First of all, I would like to thank all the readers for the interesting comments, both here as well as on reddit. And I would like to correct a mistake I made in the previous post, as well as add some more details.
Going over my notes again, S.Borkar from Intel spoke of a current use of 8B transistors and a foreseen 100B-transistors by 2015, so my figure of 1T was off by one order of magnitude. According to him, a majority of this will go to cache so we can foresee 100MB cache on such a real-estate. Since cache is typically implemented as SRAM (for those that don’t know, SRAM requires 6 transistors/bit while DRAM requires 1 transistor/bit, not counting the access-logic). So when you take into account 100MB-cache or 800Mb-cache, that’s still only 4.8B transistors. To give you an idea of complexity: The Montecito, which had 26MB cache and was probably one of the most complex Intel architectures (VLIW architecture with out-of-order-execution) required on the order of 100M transistors.
Due to what was said before, that clockspeed will no longer increase and possibly decrease, we need parallelism. And to deal with that parallelism we need a communication interface. Traditionally this used to be a bus, but nowadays a lot of research is going into NoC or network-on-chip. The amount of papers on NoC at this year was quite staggering (number-to-be-filled-in). The reasons for NoC are both obvious and non-obvious. On the obvious reasons is that a bus is a shared resource and as your number of masters go up contention only increases, and therefore also congestion. With a NoC you alleviate this pressure a bit by enabling easier communication between processing elements closer to one another. A less obvious reason was presented by one of the papers at the conference, namely that it allows you to have an easy way of dealing with variability by only having to care about variability (in timing) along a link and not of the whole system. This idea was more specifically applied to the clock-tree, though I think it’s a good idea in general. In a worst-case scenario, where variability really becomes an issue and clock-synch becomes increasingly impossible, the NoC could act as an asynchronous interface to tie together the different synchronous processing elements (cores with their local communication-assist and their local memory). I am certain there are many other reasons why NoC are a good solution, as indicated by the plethora of papers that have risen in the last 4-5 years.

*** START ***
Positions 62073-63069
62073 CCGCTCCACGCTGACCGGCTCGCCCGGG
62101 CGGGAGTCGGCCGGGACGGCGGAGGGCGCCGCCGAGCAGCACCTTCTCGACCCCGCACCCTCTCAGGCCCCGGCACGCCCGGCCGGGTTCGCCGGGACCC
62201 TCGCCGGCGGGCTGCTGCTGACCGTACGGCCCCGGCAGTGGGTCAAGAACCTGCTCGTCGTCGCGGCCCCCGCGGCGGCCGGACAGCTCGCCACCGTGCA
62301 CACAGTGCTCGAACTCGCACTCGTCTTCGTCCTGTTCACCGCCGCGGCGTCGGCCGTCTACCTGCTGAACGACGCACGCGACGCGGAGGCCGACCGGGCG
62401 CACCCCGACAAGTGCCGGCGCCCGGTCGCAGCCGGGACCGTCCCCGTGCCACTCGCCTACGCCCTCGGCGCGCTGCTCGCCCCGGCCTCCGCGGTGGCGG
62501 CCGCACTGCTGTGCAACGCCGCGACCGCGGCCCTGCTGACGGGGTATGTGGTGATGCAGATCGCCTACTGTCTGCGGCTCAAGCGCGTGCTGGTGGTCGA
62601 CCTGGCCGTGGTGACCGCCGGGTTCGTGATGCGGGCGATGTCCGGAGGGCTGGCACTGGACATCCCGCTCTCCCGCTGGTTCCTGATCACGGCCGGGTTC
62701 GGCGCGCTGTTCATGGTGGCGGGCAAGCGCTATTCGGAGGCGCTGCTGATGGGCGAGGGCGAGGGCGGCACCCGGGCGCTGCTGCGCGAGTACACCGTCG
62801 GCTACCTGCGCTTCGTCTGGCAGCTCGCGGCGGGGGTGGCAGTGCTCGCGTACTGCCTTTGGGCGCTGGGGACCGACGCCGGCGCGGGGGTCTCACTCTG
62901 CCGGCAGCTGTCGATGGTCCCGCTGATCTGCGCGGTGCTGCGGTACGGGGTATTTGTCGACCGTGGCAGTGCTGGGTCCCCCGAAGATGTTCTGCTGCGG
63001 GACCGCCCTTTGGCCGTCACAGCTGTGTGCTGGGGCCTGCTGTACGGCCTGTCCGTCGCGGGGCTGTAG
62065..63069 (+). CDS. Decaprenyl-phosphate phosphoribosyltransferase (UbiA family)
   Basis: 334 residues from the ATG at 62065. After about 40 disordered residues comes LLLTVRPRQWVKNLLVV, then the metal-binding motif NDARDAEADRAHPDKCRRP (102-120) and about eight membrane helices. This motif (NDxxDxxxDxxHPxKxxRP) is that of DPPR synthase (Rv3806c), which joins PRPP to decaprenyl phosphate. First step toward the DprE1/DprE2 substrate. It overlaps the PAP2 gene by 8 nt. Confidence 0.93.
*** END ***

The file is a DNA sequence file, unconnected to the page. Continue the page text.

Typically at the root of your network (if you implement a tree-like NoC) there will be an interface to the shared memory. Now obviously you want to use burst-transfer to get the data you’re working on to your local scratchpad. However I don’t see this working when you got to manycore ( > 100 core). So really, we can postulate only three possibilities (readers are welcome to suggest alternatives).
- Few tasks per application: Either applications will not become that complex that we need to scale much further for one application. When that is the case it becomes easier to partition your memory space to enable multiple applications. Of course then one could argue that eventually we won’t need better chips as a user is unlikely to run more than say 10 applications on his embedded device. For those of you that will claim that applications will require more compute-power then I refer you to the fact that clock-speeds won’t scale anymore, or otherwise said, this is not a valid postulate.
- Many tasks per application, but not communicating a lot: 3D stacking will save the day and give us 1kb or more bandwidth, completely removing the shared memory bottleneck. Or so it is stated. However, I am somehow doubtful of this option. See for this to be the case there really are two options. Either your different tasks are talking to different memories, and then in essence you could be doing the computation on your local memory. Granted, the higher-bandwidth will allow you to more easily fill your local memory when you’re processing some kind of stream (video, 3d-video, etc..). So in a sense, this is different from the previous case as it is possible to have more tasks than the previous postulate, however they’re not really communicating a lot. If they would be, then you’d have a high contention and congestion on that piece of memory, no matter how wide your bandwidth.